Also known as: Mini-pill, the pill - progestin, Oral contraceptives - progestin, OCP - progestin or Contraception - progestin
- Have migraine headaches
- Be breastfeeding
- Have a history of blood clots
- Get no periods
- Bleed a bit on and off through the month
- Get your period in the fourth week
- You should get your period 4 to 6 weeks after you take your last pill. If you do not get your period in 8 weeks, call your provider.
- Your period may be heavier or lighter than usual.
- You may have mild spotting of blood before you get your first period.
- You might become pregnant right away.
- You take a pill 3 hours or more after it was due.
- You miss 1 or more pills.
- You are sick, throwing up, or have loose stools (diarrhea). Even if you take your pill, your body may not absorb it. Use a backup method of birth control, and call your provider.
- You are taking another medicine that may prevent the pill from working. Tell your provider or pharmacist if you take any other medicines, such as antibiotics, seizure medicine, medicine to treat HIV, or St. John's wort. Find out if what you take will interfere with how well the pill works.
- You have swelling in your leg
- You have leg pain
- Your leg feels warm to the touch or has changes in skin color
- You have fever or chills
- You are short of breath and it is hard to breathe
- You have chest pain
- You cough up blood
What Are Progestin only Birth Control Pills?
Birth control pills help keep you from getting pregnant. The pills with only progestin come in 28-day packs. Every pill is active. Each has only progestin, and no estrogen. These types of birth control pills are used for women who have medical reasons that prevent them from taking a combination oral contraceptive pill (pills that contain progestin and estrogen). Women who take progestin-only pills may:
Progestin-only pills are very effective if taken correctly.
Progestin-only pills work by making your mucus too think for sperm to move through.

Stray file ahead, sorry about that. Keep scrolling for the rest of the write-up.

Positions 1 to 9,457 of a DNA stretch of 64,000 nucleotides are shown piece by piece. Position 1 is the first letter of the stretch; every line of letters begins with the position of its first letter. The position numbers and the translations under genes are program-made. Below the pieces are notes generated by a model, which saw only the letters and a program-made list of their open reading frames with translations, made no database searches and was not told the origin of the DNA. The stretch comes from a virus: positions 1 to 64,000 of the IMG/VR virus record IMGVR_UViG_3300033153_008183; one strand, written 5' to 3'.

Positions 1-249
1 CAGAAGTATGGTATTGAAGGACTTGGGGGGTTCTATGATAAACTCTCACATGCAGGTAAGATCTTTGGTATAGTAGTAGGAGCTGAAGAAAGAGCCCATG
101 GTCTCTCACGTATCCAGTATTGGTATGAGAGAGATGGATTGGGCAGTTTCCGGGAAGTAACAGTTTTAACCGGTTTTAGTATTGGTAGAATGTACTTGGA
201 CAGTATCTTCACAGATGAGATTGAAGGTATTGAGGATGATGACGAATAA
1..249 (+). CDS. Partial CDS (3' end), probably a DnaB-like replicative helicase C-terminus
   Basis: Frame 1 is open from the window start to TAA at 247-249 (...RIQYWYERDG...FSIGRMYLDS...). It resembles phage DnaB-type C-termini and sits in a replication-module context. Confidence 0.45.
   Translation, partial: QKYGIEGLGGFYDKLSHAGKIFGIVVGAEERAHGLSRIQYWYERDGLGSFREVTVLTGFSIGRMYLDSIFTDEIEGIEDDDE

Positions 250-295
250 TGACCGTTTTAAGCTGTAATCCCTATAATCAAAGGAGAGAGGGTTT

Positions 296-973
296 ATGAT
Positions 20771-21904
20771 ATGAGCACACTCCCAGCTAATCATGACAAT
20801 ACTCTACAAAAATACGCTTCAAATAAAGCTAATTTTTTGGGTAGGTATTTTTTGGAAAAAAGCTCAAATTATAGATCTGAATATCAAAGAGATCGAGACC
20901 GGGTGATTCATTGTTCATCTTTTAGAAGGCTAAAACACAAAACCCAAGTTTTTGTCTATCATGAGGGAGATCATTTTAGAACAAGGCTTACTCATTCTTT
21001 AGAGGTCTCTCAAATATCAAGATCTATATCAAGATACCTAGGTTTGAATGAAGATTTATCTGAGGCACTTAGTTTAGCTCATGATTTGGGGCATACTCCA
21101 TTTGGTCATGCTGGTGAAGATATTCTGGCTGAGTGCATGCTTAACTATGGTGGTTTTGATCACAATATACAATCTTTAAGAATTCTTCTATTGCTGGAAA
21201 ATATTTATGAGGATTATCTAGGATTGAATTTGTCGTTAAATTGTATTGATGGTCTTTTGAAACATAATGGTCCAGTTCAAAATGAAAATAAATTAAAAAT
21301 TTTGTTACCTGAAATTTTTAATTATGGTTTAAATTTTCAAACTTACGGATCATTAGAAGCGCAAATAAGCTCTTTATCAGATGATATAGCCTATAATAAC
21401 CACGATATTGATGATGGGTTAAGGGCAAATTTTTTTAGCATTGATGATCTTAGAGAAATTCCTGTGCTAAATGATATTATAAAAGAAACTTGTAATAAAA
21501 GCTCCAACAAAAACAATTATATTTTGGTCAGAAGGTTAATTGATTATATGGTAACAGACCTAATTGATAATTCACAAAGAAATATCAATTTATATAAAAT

How Do I Start Taking Progestin Pills?
You may start taking these pills any time in your menstrual cycle.
Protection from pregnancy begins after 2 days. If you have sex within the first 48 hours after your first pill, use another birth control method (condom, diaphragm, or sponge). This is called backup birth control.
How Do I Take Them?
You must take the progestin-only pill at the same time every day.
Never miss a day of taking your pills.
When you have 2 packs of pills left, call your health care provider for an appointment to get a refill. The day after you finish a pack of pills you need to start a new pack.
With these pills you may:
What if I Do not Take My Pill on Time?
If you do not take the progestin pill on time, your mucus will start to thin and you could become pregnant.
When you realize you missed your pill, take it as soon as possible. If it is 3 hours or more since it was due, use a backup birth control method for the next 48 hours after taking the last pill. Then take your next pill at the usual time. If you had sex in the last 3 to 5 days, consider asking your provider for emergency contraception. If you have any questions or concerns, call your provider.
If you vomit after you take a pill, take another pill as soon as possible, and use a backup birth control method for the next 48 hours.
What to Expect When I Stop
You may decide to stop taking birth control pills because you want to get pregnant or you want to change to another birth control method. Here are some things to expect when you stop taking the pill:
When to Use a Backup Method
Use a backup method of birth control, such as a condom, diaphragm, or sponge, if:
When to Contact a Medical Professional
Call your health care provider if:
Family planning: Contraception, sterilization, and pregnancy termination. In: Lentz GM, Lobo RA, Gershenson DM, Katz VL, eds. Comprehensive Gynecology. 6th ed. Philadelphia, PA: Elsevier Mosby; 2012:chap 13.
- Review date:
- December 07, 2016
- Reviewed by:
- Cynthia D. White, MD, Fellow American College of Obstetricians and Gynecologists, Group Health Cooperative, Bellevue, WA. Also reviewed by David Zieve, MD, MHA, Isla Ogilvie, PhD, and the A.D.A.M. Editorial team.
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